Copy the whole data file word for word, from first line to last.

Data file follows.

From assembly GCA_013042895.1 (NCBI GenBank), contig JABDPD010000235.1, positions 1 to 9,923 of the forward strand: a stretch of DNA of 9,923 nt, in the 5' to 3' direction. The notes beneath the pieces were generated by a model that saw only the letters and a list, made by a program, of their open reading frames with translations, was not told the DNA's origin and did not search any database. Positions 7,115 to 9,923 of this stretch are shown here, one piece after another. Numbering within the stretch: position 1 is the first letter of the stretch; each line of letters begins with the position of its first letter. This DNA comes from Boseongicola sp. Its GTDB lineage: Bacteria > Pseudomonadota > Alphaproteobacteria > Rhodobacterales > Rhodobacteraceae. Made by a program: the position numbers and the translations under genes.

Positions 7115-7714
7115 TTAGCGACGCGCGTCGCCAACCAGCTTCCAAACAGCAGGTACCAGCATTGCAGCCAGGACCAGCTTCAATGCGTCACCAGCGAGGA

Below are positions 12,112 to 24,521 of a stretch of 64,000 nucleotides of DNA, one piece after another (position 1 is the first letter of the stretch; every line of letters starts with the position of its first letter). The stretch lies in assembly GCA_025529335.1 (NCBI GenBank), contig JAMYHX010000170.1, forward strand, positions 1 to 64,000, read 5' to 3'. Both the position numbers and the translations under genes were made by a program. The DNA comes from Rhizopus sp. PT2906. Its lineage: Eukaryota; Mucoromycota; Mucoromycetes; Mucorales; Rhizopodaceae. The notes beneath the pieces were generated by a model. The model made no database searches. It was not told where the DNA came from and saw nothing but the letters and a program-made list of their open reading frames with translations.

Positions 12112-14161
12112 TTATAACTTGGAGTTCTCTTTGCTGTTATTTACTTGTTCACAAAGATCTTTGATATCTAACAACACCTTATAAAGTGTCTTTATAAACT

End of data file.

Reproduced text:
From assembly GCA_013042895.1 (NCBI GenBank), contig JABDPD010000235.1, positions 1 to 9,923 of the forward strand: a stretch of DNA of 9,923 nt, in the 5' to 3' direction. The notes beneath the pieces were generated by a model that saw only the letters and a list, made by a program, of their open reading frames with translations, was not told the DNA's origin and did not search any database. Positions 7,115 to 9,923 of this stretch are shown here, one piece after another. Numbering within the stretch: position 1 is the first letter of the stretch; each line of letters begins with the position of its first letter. This DNA comes from Boseongicola sp. Its GTDB lineage: Bacteria > Pseudomonadota > Alphaproteobacteria > Rhodobacterales > Rhodobacteraceae. Made by a program: the position numbers and the translations under genes.

Positions 7115-7714
7115 TTAGCGACGCGCGTCGCCAACCAGCTTCCAAACAGCAGGTACCAGCATTGCAGCCAGGACCAGCTTCAATGCGTCACCAGCGAGGA

Below are positions 12,112 to 24,521 of a stretch of 64,000 nucleotides of DNA, one piece after another (position 1 is the first letter of the stretch; every line of letters starts with the position of its first letter). The stretch lies in assembly GCA_025529335.1 (NCBI GenBank), contig JAMYHX010000170.1, forward strand, positions 1 to 64,000, read 5' to 3'. Both the position numbers and the translations under genes were made by a program. The DNA comes from Rhizopus sp. PT2906. Its lineage: Eukaryota; Mucoromycota; Mucoromycetes; Mucorales; Rhizopodaceae. The notes beneath the pieces were generated by a model. The model made no database searches. It was not told where the DNA came from and saw nothing but the letters and a program-made list of their open reading frames with translations.

Positions 12112-14161
12112 TTATAACTTGGAGTTCTCTTTGCTGTTATTTACTTGTTCACAAAGATCTTTGATATCTAACAACACCTTATAAAGTGTCTTTATAAACT